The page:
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									                                                                                          A DA
                                                                             AUSTRALIAN DIGITAL ALLIANCE

Ms Elizabeth O‟Shea
Intellectual Property Branch
Department of Communications,
Information Technology and the Arts
GPO Box 2154

Dear Ms O‟Shea

                Australian Digital Alliance Submission on the
                   Duration of Copyright in Photographs

Please find attached the submission of the ADA on this matter. We welcome
the opportunity to comment.

We believe that there are two principal issues here: (i) the extension of the
duration of copyright in photographs to the life of the author (the
photographer); and (ii) the making of such an extension retroactive.

While (i) will cause difficulties for many users of photographs in Australia,
particularly those who are engaged in making derivative works such as
multimedia, it is (ii) that we particularly oppose. An unqualified retroactive
extension of the duration of copyright in photographs will result in an
arbitrary and unjust law that will ultimately only harm Australia‟s creative

The ADA asks you to consider our submission and, in particular, we ask you
to reject full retroactivity.

Yours sincerely

Nick Smith
Executive Officer
Australian Digital Alliance

             PO Box E202 Kingston ACT 2604  Telephone: 02 6262 1273  Email: nsmith@nla.gov.au

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We propose to address this issue in several parts: (1) the actual extension of
copyright protection itself; (2) the making of such an extension retroactive;
and (3) the differing perspective of some Australian libaries.

(1) Extension of the Duration of Copyright Protection
The ADA understands the attraction of treating photographer-authors the
same as other types of authors and appreciates the obligations imposed by the
World Intellectual Property Organisation (WIPO) Copyright Treaty (WCT).
However, ultimately the test for such an extension of copyright protection is
whether such a change is in the greater public interest.

The Protection of Photographs as „Artistic Works‟
Although photographs have long been recognised as an artistic work, they
contain an essential difference from other types of artistic works such as
paintings or drawings. Not wishing to take anything away from the skill of
the photographer, a photograph captures an image from the real world in a
way that other artistic works do not. As such, photographs play an
enormously important role in recording our history and current events.

A number of the world‟s most memorable photographs have been captured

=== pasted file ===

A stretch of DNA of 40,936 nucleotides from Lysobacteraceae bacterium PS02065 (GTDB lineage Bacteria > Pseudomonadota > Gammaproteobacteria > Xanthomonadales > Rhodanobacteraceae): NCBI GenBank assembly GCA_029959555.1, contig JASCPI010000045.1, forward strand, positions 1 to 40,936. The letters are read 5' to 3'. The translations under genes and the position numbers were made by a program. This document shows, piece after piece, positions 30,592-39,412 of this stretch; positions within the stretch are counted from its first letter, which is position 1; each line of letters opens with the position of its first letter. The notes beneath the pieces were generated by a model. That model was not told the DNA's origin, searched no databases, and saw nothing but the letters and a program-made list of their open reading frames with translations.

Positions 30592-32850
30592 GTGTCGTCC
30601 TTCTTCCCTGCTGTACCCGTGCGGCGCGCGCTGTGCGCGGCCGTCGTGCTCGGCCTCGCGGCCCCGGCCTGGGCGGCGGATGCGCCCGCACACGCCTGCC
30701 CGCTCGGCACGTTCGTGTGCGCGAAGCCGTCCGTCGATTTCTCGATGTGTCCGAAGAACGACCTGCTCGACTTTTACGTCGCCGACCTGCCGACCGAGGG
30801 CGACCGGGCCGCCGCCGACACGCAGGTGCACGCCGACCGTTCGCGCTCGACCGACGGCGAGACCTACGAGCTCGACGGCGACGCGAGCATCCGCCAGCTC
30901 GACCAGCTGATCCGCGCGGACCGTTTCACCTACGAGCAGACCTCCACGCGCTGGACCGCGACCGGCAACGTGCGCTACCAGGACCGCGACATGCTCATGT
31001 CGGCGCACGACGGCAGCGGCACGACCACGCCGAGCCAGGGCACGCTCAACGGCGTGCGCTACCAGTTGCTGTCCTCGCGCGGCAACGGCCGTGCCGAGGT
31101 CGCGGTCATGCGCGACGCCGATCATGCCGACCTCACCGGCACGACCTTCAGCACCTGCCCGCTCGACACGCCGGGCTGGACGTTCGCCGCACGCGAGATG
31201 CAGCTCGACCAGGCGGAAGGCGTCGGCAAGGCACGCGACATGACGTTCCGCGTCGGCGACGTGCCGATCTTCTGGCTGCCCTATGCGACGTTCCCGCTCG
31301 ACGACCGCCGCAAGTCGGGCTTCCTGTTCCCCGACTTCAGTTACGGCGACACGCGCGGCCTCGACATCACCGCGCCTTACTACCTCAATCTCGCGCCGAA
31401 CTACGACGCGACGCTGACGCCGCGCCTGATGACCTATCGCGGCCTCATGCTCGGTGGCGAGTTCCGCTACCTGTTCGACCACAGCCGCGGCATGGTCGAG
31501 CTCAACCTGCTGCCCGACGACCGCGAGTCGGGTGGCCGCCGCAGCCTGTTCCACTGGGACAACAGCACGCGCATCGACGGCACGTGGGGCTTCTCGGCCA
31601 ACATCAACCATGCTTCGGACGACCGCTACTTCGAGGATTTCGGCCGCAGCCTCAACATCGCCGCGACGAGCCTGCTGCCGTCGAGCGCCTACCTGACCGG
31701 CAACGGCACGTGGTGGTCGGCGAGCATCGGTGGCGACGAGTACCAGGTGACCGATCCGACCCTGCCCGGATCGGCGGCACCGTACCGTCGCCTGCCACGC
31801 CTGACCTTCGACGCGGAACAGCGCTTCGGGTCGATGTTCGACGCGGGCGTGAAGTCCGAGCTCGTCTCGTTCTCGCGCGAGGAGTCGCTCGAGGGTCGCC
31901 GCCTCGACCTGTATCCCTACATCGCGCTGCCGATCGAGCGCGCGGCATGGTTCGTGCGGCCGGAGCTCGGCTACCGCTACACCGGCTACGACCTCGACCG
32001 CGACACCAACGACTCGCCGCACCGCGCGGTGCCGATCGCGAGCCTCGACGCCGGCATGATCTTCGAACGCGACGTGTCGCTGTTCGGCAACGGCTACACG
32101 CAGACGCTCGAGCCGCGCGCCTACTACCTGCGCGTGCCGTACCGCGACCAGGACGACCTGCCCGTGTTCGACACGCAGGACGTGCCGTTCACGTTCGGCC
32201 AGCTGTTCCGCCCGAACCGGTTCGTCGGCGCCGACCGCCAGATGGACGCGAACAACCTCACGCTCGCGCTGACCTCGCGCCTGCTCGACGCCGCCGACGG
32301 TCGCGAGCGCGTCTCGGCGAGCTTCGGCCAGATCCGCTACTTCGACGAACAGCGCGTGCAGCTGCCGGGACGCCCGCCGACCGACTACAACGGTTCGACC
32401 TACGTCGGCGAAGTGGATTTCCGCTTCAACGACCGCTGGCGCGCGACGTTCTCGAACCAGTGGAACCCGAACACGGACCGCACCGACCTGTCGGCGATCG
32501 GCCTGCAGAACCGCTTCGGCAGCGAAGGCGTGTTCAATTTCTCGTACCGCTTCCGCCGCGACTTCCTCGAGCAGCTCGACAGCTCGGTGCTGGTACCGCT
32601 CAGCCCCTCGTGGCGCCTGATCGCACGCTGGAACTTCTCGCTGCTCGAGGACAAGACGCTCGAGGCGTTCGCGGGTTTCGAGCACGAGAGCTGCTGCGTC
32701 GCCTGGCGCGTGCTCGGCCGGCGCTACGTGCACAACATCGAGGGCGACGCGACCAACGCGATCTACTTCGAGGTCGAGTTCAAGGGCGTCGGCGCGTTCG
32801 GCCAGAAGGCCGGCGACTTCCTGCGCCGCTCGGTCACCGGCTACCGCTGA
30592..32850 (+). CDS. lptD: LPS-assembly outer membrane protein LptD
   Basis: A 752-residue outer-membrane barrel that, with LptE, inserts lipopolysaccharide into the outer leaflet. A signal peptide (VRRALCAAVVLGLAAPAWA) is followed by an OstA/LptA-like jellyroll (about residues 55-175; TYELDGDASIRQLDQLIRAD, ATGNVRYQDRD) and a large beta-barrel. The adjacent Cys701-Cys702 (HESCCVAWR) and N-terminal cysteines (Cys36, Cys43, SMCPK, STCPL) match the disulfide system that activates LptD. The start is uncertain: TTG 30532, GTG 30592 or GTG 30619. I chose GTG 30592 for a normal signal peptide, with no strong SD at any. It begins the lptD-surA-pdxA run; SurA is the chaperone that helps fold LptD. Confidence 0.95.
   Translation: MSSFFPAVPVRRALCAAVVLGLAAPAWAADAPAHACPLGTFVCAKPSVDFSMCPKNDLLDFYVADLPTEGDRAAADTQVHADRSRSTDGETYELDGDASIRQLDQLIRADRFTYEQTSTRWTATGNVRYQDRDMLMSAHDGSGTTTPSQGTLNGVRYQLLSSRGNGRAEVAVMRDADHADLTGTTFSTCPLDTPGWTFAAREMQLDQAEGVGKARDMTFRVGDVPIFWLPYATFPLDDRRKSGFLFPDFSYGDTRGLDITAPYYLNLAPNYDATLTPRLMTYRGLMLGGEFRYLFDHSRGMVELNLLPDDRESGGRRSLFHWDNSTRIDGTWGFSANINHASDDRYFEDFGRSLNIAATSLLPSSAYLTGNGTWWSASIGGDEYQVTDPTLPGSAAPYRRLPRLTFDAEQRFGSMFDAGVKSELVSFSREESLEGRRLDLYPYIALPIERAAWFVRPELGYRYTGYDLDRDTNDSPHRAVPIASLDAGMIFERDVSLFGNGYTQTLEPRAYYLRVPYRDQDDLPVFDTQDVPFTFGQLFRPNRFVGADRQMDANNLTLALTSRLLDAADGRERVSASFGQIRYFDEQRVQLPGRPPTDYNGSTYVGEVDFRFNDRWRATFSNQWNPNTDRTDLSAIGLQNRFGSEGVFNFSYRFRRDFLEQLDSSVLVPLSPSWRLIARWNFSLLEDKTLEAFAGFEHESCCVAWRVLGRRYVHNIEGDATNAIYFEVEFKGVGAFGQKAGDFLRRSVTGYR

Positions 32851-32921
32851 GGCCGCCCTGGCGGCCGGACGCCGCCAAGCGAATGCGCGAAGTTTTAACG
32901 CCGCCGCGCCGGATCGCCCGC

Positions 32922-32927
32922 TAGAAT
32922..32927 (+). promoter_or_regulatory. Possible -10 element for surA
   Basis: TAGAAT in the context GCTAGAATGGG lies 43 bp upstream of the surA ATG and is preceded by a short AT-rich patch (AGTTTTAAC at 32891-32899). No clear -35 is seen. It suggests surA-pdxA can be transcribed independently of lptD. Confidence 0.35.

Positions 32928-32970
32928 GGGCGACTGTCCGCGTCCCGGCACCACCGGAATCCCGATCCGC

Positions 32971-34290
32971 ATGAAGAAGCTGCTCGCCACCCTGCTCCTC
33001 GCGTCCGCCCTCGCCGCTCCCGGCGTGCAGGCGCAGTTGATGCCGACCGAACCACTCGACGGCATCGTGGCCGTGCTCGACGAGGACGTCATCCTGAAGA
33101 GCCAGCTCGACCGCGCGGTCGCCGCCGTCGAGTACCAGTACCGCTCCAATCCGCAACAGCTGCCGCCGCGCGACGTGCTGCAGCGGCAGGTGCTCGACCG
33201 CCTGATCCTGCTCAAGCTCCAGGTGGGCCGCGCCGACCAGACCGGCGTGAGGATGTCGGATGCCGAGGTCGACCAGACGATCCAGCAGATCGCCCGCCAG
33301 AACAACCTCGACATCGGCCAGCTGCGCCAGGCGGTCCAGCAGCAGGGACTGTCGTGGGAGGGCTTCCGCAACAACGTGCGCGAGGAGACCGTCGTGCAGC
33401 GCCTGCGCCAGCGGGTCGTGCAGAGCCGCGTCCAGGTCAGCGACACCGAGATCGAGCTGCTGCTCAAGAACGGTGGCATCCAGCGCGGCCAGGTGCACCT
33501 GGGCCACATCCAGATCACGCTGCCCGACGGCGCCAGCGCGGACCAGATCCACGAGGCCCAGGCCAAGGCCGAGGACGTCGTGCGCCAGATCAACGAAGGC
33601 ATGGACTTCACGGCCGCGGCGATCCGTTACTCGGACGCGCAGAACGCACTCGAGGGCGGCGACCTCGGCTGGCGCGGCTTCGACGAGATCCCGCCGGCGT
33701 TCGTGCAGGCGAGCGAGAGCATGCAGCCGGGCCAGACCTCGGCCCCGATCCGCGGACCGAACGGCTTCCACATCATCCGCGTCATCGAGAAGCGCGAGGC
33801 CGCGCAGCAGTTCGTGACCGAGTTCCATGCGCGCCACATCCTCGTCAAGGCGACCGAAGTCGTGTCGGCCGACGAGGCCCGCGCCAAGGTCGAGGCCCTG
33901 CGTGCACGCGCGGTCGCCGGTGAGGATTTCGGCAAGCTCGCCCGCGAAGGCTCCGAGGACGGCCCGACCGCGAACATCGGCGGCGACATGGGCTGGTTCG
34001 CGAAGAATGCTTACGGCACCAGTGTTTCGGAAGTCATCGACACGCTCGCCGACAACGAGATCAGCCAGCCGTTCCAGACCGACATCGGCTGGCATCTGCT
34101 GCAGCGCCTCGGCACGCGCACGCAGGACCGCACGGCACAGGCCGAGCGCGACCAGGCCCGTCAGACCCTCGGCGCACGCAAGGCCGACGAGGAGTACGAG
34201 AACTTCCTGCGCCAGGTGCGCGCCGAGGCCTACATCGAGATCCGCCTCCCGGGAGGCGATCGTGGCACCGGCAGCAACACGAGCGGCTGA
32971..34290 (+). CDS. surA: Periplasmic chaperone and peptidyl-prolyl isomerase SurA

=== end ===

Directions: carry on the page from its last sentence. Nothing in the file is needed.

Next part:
by amateur photographers who happened to be at the right place at the right
time. Again, this is not to suggest that photographers possess less skill than
other artists but rather that there is a competing policy concern that applies to
photographs but not other types of artistic works.

It must be remembered in the context of this competing concern, that
Australia‟s protection of photographs as artistic works is already quite
generous. This country protects all images made through a „process similar to
photography‟ whether they are Olive Cotton photographs, holiday snapshots
or even, theoretically at least, humble photocopies (the definition of
„photograph‟ includes a „product of xerography‟).

In contrast to this, according to Sam Ricketson in his text Intellectual Property –
Cases, Materials and Commentary: „Many national copyright laws demonstrate a
reluctance to extend protection on such an indiscriminate basis. For example,
under German law only photographs which constitute „personal intellectual
creations‟ are protected as artistic works and lesser levels of (non-copyright)
protection are given to photographs of a documentary nature and “simple

1   S, Ricketson. Intellectual Property – Cases, Materials and Commentary, p. 158
                                                Australian Digital Alliance

                   PO Box E202 Kingston ACT 2604  Telephone: 02 6262 1273  Email: nsmith@nla.gov.au

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While the ADA would not necessarily advocate splitting Australia‟s copyright
protection for photographs in this way, we submit that, for a copyright
regime which automatically protects images regardless of their level of
originality or creativity, 50 years from the date of publication is a perfectly